Show simple item record

dc.contributor.authorYasuo, Shinobu
dc.contributor.authorvon Gall, Charlotte
dc.contributor.authorWeaver, David R.
dc.contributor.authorKorf, Horst-Werner
dc.date2022-08-11T08:09:29.000
dc.date.accessioned2022-08-23T16:32:59Z
dc.date.available2022-08-23T16:32:59Z
dc.date.issued2008-12-01
dc.date.submitted2012-05-24
dc.identifier.citationEur J Neurosci. 2008 Dec;28(12):2443-50. <a href="http://dx.doi.org/10.1111/j.1460-9568.2008.06541.x">Link to article on publisher's site</a>
dc.identifier.issn0953-816X (Linking)
dc.identifier.doi10.1111/j.1460-9568.2008.06541.x
dc.identifier.pmid19087172
dc.identifier.urihttp://hdl.handle.net/20.500.14038/37999
dc.description.abstractReproductive physiology is regulated by the photoperiod in many mammals. Decoding of the photoperiod involves circadian clock mechanisms, although the molecular basis remains unclear. Recent studies have shown that the ependymal cell layer lining the infundibular recess of the third ventricle (EC) is a key structure for the photoperiodic gonadal response. The EC exhibits daylength-dependent changes in the expression of photoperiodic output genes, including the type 2 deiodinase gene (Dio2 ). Here we investigated whether clock genes (Per1 and Bmal1) and the albumin D-binding protein gene (Dbp) are expressed in the EC of Syrian hamsters, and whether their expression differs under long-day and short-day conditions. Expression of all three genes followed a diurnal rhythm; expression of Per1 and Dbp in the EC peaked around lights-off, and expression of Bmal1 peaked in the early light phase. The amplitude of Per1 and Dbp expression was higher in hamsters kept under long-day conditions than in those kept under short-day conditions. Notably, the expression of these genes was not modified by exogenous melatonin within 25 h after injection, whereas Dio2 expression was inhibited 19 h after injection. Targeted melatonin receptor (MT1, MT2, and both MT1 and MT2) disruption in melatonin-proficient C3H mice did not affect the rhythmic expression of Per1 in the EC. These data show the existence of a molecular clock in the rodent EC. In the hamster, this clock responds to long-term changes in the photoperiod, but is independent of acute melatonin signals. In mice, the EC clock is not affected by deletion of melatonin receptors.
dc.language.isoen_US
dc.relation<a href="http://www.ncbi.nlm.nih.gov/entrez/query.fcgi?db=pubmed&cmd=Retrieve&list_uids=19087172&dopt=Abstract">Link to Article in PubMed</a>
dc.relation.urlhttp://dx.doi.org/10.1111/j.1460-9568.2008.06541.x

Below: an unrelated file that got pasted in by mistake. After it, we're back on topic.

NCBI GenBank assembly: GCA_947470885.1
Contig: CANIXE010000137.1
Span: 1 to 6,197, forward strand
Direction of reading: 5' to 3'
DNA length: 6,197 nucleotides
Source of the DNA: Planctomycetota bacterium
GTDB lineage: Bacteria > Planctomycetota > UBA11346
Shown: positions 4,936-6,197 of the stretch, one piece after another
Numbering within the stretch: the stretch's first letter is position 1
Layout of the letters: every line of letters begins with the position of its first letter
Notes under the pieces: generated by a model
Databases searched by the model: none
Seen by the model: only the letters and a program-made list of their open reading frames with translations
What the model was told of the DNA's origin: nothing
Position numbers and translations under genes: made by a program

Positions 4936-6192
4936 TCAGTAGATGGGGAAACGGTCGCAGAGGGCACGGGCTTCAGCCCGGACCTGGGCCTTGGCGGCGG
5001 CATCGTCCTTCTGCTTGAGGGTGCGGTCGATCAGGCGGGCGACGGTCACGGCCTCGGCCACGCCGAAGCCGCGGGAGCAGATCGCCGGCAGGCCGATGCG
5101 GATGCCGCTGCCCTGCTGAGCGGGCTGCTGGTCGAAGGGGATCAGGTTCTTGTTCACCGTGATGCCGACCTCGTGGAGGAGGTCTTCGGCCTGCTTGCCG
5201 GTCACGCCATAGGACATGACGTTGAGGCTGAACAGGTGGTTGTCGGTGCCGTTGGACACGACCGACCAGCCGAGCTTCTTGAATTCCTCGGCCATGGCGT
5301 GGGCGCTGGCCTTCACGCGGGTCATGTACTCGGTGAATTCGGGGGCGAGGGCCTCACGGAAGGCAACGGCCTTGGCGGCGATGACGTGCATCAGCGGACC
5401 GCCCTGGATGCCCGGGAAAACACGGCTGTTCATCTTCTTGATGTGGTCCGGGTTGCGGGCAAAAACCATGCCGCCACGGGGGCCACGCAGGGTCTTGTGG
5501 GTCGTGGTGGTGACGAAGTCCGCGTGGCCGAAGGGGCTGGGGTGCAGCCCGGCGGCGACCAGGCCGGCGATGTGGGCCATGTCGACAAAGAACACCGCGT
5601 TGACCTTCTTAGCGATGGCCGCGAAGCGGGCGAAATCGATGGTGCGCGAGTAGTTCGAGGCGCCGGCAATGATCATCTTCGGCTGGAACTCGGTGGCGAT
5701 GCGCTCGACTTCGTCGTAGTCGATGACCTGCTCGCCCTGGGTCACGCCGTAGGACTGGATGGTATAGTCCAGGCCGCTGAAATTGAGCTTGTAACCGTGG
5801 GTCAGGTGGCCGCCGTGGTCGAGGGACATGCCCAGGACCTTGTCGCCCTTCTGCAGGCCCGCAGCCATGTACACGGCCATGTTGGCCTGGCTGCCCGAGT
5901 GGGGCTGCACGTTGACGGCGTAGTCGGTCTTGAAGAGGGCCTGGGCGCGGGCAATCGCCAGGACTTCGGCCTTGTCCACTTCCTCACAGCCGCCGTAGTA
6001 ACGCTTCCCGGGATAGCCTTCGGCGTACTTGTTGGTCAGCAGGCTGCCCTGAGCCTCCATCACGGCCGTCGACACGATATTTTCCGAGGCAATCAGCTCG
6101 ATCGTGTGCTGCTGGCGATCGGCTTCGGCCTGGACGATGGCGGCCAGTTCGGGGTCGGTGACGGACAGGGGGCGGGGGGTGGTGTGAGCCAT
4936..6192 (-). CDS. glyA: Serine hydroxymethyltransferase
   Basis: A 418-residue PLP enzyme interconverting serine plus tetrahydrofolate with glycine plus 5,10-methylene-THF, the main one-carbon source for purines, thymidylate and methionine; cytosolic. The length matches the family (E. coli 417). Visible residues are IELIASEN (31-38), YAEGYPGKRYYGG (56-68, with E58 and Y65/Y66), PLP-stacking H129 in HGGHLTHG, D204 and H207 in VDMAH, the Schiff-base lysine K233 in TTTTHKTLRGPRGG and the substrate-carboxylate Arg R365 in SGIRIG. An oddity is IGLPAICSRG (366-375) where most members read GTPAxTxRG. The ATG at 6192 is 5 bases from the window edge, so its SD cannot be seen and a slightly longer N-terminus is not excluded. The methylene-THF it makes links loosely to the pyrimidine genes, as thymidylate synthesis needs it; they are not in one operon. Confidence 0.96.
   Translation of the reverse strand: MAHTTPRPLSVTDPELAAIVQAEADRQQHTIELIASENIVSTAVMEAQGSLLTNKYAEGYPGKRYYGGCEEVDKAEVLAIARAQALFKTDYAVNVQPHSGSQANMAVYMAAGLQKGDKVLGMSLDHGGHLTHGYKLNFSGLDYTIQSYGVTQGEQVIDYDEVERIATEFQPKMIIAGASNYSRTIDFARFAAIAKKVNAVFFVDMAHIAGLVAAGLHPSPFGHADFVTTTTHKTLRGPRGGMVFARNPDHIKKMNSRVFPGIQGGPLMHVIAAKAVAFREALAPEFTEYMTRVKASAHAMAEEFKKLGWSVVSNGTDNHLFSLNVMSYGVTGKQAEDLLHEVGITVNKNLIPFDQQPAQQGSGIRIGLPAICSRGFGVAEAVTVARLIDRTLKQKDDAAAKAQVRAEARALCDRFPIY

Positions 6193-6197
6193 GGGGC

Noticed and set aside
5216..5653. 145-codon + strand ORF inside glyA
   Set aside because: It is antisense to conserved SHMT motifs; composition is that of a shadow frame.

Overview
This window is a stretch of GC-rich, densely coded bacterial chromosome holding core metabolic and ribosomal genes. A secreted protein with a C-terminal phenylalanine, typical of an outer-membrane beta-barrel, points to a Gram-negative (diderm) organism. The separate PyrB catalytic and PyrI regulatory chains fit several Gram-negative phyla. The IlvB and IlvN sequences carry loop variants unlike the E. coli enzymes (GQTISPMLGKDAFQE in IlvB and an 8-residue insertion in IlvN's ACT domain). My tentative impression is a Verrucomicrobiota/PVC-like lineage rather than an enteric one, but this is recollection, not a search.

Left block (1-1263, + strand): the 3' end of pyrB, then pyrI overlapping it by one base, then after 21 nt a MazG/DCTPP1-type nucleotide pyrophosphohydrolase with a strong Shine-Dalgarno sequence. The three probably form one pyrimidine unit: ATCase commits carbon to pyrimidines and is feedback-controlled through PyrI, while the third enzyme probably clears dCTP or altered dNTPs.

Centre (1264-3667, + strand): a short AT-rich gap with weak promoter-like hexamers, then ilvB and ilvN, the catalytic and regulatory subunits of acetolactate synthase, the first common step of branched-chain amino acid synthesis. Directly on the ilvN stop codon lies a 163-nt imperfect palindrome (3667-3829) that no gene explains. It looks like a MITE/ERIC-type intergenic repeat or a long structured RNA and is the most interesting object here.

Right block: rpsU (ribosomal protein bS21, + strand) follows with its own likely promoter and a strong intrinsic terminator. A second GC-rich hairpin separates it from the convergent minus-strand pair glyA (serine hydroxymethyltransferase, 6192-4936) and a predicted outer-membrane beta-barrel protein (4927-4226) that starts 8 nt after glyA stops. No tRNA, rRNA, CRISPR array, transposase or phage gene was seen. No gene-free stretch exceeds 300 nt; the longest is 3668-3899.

dc.subjectARNTL Transcription Factors
dc.subjectAnimals
dc.subjectBasic Helix-Loop-Helix Transcription Factors
dc.subjectBiological Clocks
dc.subjectCircadian Rhythm
dc.subjectCricetinae
dc.subjectDNA-Binding Proteins
dc.subject*Ependyma
dc.subjectEye Proteins
dc.subject*Gene Expression Regulation
dc.subjectMale
dc.subjectMelatonin
dc.subjectMesocricetus
dc.subjectMice
dc.subjectMice, Inbred C3H
dc.subjectPeriod Circadian Proteins
dc.subjectPhotoperiod
dc.subjectReceptors, Melatonin
dc.subjectSignal Transduction
dc.subjectThird Ventricle
dc.subjectTranscription Factors
dc.subjectNeuroscience and Neurobiology
dc.titleRhythmic expression of clock genes in the ependymal cell layer of the third ventricle of rodents is independent of melatonin signaling
dc.typeJournal Article
dc.source.journaltitleThe European journal of neuroscience
dc.source.volume28
dc.source.issue12
dc.identifier.legacycoverpagehttps://escholarship.umassmed.edu/neurobiology_pp/33
dc.identifier.contextkey2911148
html.description.abstract<p>Reproductive physiology is regulated by the photoperiod in many mammals. Decoding of the photoperiod involves circadian clock mechanisms, although the molecular basis remains unclear. Recent studies have shown that the ependymal cell layer lining the infundibular recess of the third ventricle (EC) is a key structure for the photoperiodic gonadal response. The EC exhibits daylength-dependent changes in the expression of photoperiodic output genes, including the type 2 deiodinase gene (Dio2 ). Here we investigated whether clock genes (Per1 and Bmal1) and the albumin D-binding protein gene (Dbp) are expressed in the EC of Syrian hamsters, and whether their expression differs under long-day and short-day conditions. Expression of all three genes followed a diurnal rhythm; expression of Per1 and Dbp in the EC peaked around lights-off, and expression of Bmal1 peaked in the early light phase. The amplitude of Per1 and Dbp expression was higher in hamsters kept under long-day conditions than in those kept under short-day conditions. Notably, the expression of these genes was not modified by exogenous melatonin within 25 h after injection, whereas Dio2 expression was inhibited 19 h after injection. Targeted melatonin receptor (MT1, MT2, and both MT1 and MT2) disruption in melatonin-proficient C3H mice did not affect the rhythmic expression of Per1 in the EC. These data show the existence of a molecular clock in the rodent EC. In the hamster, this clock responds to long-term changes in the photoperiod, but is independent of acute melatonin signals. In mice, the EC clock is not affected by deletion of melatonin receptors.</p>
dc.identifier.submissionpathneurobiology_pp/33
dc.contributor.departmentWeaver Lab
dc.contributor.departmentNeurobiology
dc.source.pages2443-50


This item appears in the following Collection(s)

Show simple item record